Tuesday, July 29, 2014

First do no harm...


In this video, the doctors in Zaire in 1995, in desperation, transfused untreated blood to get the Ebola antibodies into a new case who was one of the nurses they worked with - patients generally last up to 10 days after first manifesting the symptoms. The Virus is more hardy that the HIV/AIDS virus and can be spread by skin contact and even indirectly by an object touched by an secretions from an infected person, making it doubly hard on the victim to not have any human contact when sick as those treating them have to be clothed in plastic clothes which are destroyed immediately after use and then they have to be doused down liberally in bleach/chlorine solution.

I was struck how in the 21st Century a country with poor resources had to resort to 18th Century means -- it reminded me of how Jenner 'discovered' vaccines and the initial reaction against compulsory smallpox vaccinations arose because other diseases were transmitted due to the initial untreated transfer of bodily fluids.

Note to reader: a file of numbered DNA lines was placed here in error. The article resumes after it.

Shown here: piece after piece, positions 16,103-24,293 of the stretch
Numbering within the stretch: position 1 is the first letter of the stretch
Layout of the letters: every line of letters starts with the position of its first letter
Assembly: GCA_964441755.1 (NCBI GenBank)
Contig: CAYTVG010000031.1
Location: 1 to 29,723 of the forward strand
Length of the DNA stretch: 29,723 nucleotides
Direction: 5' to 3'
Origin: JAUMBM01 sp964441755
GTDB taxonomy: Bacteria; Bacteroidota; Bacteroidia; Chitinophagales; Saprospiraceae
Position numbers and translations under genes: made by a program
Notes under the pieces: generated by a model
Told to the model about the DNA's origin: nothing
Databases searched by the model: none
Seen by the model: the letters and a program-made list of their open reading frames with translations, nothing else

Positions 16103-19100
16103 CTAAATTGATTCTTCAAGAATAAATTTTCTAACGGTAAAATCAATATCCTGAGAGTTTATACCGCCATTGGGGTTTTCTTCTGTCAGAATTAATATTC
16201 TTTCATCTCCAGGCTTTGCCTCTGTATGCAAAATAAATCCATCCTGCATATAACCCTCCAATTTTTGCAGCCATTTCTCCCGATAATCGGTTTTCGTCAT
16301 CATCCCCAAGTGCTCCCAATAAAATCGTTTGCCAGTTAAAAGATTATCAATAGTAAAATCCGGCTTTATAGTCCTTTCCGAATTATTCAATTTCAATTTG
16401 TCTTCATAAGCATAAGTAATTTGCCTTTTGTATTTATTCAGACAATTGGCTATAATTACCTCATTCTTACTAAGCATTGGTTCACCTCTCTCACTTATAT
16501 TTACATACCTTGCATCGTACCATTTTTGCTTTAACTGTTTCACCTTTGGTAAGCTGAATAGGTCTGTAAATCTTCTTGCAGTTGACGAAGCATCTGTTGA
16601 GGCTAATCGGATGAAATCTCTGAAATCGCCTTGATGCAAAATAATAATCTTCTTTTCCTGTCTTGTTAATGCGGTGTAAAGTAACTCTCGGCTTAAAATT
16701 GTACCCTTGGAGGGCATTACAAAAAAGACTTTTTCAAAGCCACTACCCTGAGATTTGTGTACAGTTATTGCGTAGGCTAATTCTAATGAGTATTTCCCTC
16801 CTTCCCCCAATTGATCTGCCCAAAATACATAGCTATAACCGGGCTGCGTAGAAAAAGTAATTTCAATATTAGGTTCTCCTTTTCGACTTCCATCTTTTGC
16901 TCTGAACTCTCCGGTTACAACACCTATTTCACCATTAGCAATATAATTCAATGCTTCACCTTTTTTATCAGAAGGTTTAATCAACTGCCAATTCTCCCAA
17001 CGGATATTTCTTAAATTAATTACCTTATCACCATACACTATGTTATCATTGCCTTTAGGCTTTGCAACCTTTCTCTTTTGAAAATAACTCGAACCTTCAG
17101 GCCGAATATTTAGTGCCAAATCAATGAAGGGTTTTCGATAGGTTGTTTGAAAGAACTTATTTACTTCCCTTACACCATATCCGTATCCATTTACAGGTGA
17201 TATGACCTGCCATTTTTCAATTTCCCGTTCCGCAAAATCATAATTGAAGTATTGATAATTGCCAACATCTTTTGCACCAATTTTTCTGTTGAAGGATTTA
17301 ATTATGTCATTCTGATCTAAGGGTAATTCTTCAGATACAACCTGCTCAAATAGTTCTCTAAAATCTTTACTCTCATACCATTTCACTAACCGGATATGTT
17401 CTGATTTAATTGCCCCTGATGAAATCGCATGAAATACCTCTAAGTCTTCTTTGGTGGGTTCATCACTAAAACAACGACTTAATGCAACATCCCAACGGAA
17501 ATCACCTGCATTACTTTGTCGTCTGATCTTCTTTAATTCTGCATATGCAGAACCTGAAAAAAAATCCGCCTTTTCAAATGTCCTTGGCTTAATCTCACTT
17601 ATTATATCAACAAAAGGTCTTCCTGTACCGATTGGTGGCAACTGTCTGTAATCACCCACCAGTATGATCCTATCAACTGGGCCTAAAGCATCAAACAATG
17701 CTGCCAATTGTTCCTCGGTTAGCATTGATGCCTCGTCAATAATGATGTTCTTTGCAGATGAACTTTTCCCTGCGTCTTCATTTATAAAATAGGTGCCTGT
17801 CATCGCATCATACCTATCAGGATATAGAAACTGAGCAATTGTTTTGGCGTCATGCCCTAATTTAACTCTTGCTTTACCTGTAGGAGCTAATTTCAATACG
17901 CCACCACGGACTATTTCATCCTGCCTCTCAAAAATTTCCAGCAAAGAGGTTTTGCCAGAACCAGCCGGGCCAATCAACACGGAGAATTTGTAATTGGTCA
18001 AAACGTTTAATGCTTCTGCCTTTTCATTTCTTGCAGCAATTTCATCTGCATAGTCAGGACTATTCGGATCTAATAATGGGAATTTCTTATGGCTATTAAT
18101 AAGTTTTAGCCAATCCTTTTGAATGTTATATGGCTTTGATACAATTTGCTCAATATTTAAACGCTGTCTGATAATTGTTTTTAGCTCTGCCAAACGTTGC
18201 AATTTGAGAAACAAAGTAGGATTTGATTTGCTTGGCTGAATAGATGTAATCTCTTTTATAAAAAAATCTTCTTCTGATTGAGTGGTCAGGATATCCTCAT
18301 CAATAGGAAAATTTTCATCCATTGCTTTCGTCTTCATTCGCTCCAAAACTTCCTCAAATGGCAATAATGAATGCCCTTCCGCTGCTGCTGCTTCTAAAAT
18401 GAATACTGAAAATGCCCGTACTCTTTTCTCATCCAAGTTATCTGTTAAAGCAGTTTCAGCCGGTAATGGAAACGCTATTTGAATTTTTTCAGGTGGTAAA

I mused that the foreign scientists there, mainly from the (American) CDC,  bent on researching the origin of the virus (they think transmitted by bats) disapproved but did not offer to provide a sterilizing unit although the initial response to the transfusions - 7 out of the 8 suspected cases - did not die. It was reported that 1 patient out of 20 survives, but because they have the virus in their system-- presumably have to live a quarantined existence -- maybe we ought to take lessons from Cuba- in building habitable isolation/quarantine units where people don't mind living an isolated existence, until a cure can be found? Totally taken from my History in Health assignment!

(McNeil Jr, D. G., 2012. Cuba’s Fortresses Against a Viral Foe. New York: New York Times.)

Friday, July 25, 2014

The Big Sea by Langston Hughes

An autobiography which starts at Sandy Hook, newly notorious for the shooting to death of 20 primary school students by a teenaged nutter in 2013.  The book is about a young man trying to find a place in racist America of the post WW1 era. After being unable to find work in NY, he is thrilled to get a job on a ship going to Africa but is disgusted by the racist exploitation of the Africans and dismayed to not be accepted by the native Africans as 'one of them' and is not allowed to see a African Ju-Ju ceremony.